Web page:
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The Homemaker’s Heart: The Virtuous Woman’s 5 Secrets for Building Thriving Relationships

This is part two in the four-part Homemaking 101 series. Throughout this series, you will be encouraged in your homemaking journey as we explore the ancient wisdom of Proverbs 31 together. In this post, you will learn some practical skills for building thriving relationships in your family and community from the example given to us by the virtuous woman. Read Part One here. This post may contain affiliate links. Read our full disclosure here.

A picture of a mother rocking her child reminds us of the importance of building thriving relationships.
Carlton Alfred Smith, A Ray of Sunshine, Public Domain

Even a casual reading through Proverbs 31 reveals that the virtuous woman is diligent and highly skilled. She’s creative and entrepreneurial, and she gets things done. Yet, we also see that she is kind, thoughtful, caring, and connected.

Those are essential skills for a true homemaker because a woman could keep a pristine home, prepare five-star meals, and run her home like clockwork, yet not be a homemaker or virtuous. As Christian homemakers, our highest goal is to glorify Christ in everything we do and say (1 Corinthians 10:31). Beyond that, we do what we do, all the caring and cleaning and cooking – all the stuff –  because of the people we love and have been called to nurture.

{Before we go farther, here’s a quote from part one of this series to help remind us of what we mean when we are talking about homemakers.}

“…when King Lemuel’s mother describes the virtuous woman, she describes a woman of rare strength, influence, and skill—a woman whose character and qualities exceed those of one of the most valuable jewels on earth. And where do we find a woman worthy of this comparison? She is not in the majestic halls of some palace or the CEO of a Fortune 500 company. She is loving, serving, and creating in her own home. She is a homemaker.”

Excerpted from Homemaking 101: The Value of a Homemaker

But as busy women with long lists of things that must be done, how often do we slip into thinking of the people we are making a home for as bothersome distractions from the important work? Amid all our responsibilities in creating a home, tending to relationships can feel like another task, easily sliding to the bottom of the list and too often getting bumped into the “maybe tomorrow” category.

Yet, a wise homemaker learns to prioritize people over performance because she understands that homemaking is not about creating a perfectly curated home that looks stunning in little Instagram squares. Homemaking at its heart is about people, whether our family, friends or even strangers (1 Timothy 5:10; Hebrews 13:2). A biblical homemaker understands that building and nurturing relationships is the best and most valuable work of all.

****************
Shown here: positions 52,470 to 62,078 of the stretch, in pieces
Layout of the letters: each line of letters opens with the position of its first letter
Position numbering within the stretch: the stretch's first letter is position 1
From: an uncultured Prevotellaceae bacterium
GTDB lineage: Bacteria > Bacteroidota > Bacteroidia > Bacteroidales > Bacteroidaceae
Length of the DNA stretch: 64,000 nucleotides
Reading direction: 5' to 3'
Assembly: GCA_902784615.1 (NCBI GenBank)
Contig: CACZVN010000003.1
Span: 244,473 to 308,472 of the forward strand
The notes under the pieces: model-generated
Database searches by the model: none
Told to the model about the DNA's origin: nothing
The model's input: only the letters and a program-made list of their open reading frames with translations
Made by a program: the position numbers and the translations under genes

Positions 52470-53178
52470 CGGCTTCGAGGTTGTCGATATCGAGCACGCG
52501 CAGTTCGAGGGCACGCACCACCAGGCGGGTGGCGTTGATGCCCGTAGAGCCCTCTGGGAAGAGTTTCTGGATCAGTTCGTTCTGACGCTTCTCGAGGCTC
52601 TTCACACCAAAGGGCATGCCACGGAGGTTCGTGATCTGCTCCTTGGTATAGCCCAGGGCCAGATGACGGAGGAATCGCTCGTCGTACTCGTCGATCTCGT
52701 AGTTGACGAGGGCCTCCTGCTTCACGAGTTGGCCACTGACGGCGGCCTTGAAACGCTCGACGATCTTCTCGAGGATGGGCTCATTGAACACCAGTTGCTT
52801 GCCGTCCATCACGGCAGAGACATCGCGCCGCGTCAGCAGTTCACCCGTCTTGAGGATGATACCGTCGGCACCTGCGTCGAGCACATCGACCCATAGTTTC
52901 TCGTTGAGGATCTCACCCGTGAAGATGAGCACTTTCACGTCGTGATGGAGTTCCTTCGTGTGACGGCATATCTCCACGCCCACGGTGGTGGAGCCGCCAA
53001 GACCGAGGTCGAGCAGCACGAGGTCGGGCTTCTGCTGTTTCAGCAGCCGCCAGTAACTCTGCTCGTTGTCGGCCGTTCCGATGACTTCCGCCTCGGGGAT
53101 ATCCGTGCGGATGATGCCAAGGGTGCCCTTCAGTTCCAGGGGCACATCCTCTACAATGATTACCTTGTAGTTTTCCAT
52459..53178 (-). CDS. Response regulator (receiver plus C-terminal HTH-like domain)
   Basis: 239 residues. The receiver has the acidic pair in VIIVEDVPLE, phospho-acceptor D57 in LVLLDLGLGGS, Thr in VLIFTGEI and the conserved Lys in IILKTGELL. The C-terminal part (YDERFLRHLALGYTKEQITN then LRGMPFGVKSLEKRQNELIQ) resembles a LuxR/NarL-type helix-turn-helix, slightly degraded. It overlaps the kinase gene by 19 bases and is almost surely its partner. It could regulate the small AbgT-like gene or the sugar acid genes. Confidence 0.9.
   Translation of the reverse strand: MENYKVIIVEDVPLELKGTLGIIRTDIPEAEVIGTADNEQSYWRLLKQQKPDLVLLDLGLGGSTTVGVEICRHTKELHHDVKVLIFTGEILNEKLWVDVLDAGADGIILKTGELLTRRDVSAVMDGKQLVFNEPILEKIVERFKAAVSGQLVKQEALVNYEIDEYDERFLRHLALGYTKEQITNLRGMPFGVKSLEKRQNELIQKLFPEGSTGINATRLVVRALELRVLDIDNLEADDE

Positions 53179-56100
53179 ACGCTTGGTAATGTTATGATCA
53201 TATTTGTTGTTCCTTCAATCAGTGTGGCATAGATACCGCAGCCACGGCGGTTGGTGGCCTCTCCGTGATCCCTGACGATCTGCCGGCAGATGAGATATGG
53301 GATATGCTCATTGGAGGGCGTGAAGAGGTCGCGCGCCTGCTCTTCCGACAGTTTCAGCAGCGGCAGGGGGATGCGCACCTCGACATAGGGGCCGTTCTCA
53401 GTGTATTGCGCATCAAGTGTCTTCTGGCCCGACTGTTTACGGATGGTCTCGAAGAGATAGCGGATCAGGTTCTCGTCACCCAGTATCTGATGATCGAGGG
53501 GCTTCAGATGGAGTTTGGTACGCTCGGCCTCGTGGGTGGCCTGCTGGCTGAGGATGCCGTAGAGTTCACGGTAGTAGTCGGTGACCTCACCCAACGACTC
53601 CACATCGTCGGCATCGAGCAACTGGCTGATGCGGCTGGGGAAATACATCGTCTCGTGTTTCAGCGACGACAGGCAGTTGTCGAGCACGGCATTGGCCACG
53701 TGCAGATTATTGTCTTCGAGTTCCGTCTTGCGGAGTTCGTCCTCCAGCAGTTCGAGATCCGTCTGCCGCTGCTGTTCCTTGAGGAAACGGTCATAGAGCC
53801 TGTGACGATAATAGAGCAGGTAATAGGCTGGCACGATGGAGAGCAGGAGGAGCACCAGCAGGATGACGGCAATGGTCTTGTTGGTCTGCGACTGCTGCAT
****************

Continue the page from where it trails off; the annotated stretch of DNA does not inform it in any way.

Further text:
A oil painting of a mother and child in front of a cottage.

Even if you are single and live alone, there is still deep purpose and meaning in using your home to care for people. We can nurture relationships by providing a welcoming place to invite others into our spaces and hearts. Hospitality is a sadly overlooked command given to all Christians (Romans 12:13), married or single. It is one beautiful way every Christian woman can use her homemaking skills to build relationships. The virtuous woman has so much wisdom for all of us, regardless of age, marital or parental status, income levels, or any other things we construct as barriers to homemaking and cultivating thriving relationships.

5 Secrets for Building Thriving Relationships that We Can All Learn from Proverbs 31

In the Proverbs 31 woman, we see a wife, mother, friend, and employer caring deeply about the people in her life. She does her work so well because she is doing it to create a better home for the people within her four walls and a better life for those outside her home but within her reach. Let’s look at five secrets we can learn from the virtuous woman for building positive relationships.

1. She is thoughtful of the needs of others.

“She riseth also while it is yet night, and giveth meat to her household and a portion to her maidens.” (Proverbs 31:15). Not only did the virtuous woman rise early to provide for the needs of her own family, but we see that she is also serving her maidens: the employees that had been hired to help her. She treated others with honor and kindness, never demanding that others serve her. Her thoughtfulness didn’t stop inside the walls of her home; we also read that she gave generously to the less fortunate in her community and beyond (Proverbs 31:20).

How do you treat those who you are in charge of? Do you demand that others “snap to it” to do your bidding? Do you nag your husband or kids or grumble because of all the work they cause you? Are you impatient with the sales clerk at the grocery store or the teller at the bank? Do you keep a tight hold on your purse strings even though you have the means to be generous when you hear of a need someone has?